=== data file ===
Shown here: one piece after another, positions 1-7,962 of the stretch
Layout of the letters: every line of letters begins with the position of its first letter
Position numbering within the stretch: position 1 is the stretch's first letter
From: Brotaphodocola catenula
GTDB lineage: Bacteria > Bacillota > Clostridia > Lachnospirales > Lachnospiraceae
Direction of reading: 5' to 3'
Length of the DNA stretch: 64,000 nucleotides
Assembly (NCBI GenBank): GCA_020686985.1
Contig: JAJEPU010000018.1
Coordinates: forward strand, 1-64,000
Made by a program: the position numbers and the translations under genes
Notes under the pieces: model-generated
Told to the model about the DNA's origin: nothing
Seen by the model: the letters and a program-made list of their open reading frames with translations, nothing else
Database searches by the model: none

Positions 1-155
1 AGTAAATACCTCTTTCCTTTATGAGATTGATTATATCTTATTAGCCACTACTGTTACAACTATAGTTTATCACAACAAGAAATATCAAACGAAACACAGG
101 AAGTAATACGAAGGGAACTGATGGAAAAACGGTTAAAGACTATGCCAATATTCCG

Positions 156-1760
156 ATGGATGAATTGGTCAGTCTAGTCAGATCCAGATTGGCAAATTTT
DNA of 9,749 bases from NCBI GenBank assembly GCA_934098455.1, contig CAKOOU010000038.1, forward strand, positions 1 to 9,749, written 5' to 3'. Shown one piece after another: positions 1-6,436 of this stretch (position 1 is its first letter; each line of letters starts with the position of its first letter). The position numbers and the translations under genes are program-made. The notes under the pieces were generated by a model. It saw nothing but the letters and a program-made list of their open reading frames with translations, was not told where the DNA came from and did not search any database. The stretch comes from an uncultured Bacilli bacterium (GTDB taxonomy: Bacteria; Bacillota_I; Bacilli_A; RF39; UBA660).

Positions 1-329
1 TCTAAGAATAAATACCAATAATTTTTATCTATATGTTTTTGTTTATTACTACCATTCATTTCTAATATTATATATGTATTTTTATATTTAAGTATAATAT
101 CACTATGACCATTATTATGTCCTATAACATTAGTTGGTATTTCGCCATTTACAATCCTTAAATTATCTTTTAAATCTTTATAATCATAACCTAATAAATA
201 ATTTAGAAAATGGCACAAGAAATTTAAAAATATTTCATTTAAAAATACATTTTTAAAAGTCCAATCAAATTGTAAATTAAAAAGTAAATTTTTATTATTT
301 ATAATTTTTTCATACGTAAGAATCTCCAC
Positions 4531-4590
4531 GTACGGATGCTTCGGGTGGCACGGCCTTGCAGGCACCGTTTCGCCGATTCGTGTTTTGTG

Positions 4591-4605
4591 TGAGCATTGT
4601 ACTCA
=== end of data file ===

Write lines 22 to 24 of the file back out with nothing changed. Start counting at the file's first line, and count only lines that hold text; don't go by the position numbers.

Positions 1-329
1 TCTAAGAATAAATACCAATAATTTTTATCTATATGTTTTTGTTTATTACTACCATTCATTTCTAATATTATATATGTATTTTTATATTTAAGTATAATAT
101 CACTATGACCATTATTATGTCCTATAACATTAGTTGGTATTTCGCCATTTACAATCCTTAAATTATCTTTTAAATCTTTATAATCATAACCTAATAAATA